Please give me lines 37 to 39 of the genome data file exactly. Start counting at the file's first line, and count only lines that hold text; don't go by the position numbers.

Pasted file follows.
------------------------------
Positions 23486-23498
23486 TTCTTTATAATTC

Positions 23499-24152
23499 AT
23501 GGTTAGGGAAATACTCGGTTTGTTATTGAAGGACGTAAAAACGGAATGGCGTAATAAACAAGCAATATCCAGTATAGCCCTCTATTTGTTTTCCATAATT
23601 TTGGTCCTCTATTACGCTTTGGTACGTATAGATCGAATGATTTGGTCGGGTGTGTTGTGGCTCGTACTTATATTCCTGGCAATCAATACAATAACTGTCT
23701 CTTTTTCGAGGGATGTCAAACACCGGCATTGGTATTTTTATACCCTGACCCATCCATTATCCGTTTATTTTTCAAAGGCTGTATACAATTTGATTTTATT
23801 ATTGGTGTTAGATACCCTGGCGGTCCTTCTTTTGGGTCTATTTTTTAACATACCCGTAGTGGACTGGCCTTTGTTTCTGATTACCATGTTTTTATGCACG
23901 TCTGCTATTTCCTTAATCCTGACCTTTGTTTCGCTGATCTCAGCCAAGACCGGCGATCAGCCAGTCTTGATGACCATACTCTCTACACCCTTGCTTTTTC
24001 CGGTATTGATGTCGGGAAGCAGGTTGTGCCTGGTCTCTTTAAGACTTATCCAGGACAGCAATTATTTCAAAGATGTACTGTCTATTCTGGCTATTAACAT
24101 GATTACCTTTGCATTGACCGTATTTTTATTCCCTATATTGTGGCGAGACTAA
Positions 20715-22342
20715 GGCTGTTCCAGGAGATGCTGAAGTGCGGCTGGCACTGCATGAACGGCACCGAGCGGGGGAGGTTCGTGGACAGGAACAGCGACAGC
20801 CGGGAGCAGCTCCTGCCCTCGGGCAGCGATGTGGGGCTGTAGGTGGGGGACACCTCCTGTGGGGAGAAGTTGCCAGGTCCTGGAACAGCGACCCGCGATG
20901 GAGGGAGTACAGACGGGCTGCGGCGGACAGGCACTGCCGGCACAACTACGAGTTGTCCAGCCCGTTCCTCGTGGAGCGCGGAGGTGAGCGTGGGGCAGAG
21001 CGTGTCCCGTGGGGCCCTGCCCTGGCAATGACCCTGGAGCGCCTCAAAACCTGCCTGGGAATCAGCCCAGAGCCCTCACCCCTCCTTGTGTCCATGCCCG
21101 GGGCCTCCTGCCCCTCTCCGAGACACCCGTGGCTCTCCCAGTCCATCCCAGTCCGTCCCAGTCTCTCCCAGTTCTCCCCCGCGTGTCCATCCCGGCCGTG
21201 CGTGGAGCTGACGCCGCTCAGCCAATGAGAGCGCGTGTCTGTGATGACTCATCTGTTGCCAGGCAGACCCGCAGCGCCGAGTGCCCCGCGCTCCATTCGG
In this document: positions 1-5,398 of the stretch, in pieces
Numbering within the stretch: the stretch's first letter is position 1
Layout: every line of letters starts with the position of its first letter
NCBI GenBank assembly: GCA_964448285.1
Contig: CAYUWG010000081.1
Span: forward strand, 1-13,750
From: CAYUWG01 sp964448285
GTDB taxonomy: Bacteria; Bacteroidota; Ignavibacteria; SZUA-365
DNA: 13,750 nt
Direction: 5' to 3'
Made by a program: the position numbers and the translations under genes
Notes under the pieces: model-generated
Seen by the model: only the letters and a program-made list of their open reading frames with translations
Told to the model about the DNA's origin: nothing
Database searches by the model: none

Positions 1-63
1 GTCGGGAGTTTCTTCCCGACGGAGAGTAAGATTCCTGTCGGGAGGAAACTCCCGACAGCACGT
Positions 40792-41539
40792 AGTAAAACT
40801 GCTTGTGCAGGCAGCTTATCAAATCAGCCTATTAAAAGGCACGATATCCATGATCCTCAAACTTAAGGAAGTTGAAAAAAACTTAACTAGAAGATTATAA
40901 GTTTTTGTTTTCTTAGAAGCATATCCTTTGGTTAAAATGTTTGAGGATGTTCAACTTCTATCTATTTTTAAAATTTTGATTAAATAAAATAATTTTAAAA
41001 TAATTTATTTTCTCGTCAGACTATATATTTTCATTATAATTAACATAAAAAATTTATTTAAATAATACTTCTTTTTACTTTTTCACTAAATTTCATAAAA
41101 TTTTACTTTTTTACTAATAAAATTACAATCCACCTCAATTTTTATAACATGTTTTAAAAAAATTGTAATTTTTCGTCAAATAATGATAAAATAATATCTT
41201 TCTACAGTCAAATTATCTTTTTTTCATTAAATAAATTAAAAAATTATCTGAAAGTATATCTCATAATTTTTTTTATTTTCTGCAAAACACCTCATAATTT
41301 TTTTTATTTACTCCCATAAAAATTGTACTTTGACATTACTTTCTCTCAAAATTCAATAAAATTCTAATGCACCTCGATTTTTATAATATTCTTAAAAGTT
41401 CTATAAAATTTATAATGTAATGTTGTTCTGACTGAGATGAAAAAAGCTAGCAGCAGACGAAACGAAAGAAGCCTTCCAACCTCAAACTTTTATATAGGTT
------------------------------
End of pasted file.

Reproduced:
40792 AGTAAAACT
40801 GCTTGTGCAGGCAGCTTATCAAATCAGCCTATTAAAAGGCACGATATCCATGATCCTCAAACTTAAGGAAGTTGAAAAAAACTTAACTAGAAGATTATAA
40901 GTTTTTGTTTTCTTAGAAGCATATCCTTTGGTTAAAATGTTTGAGGATGTTCAACTTCTATCTATTTTTAAAATTTTGATTAAATAAAATAATTTTAAAA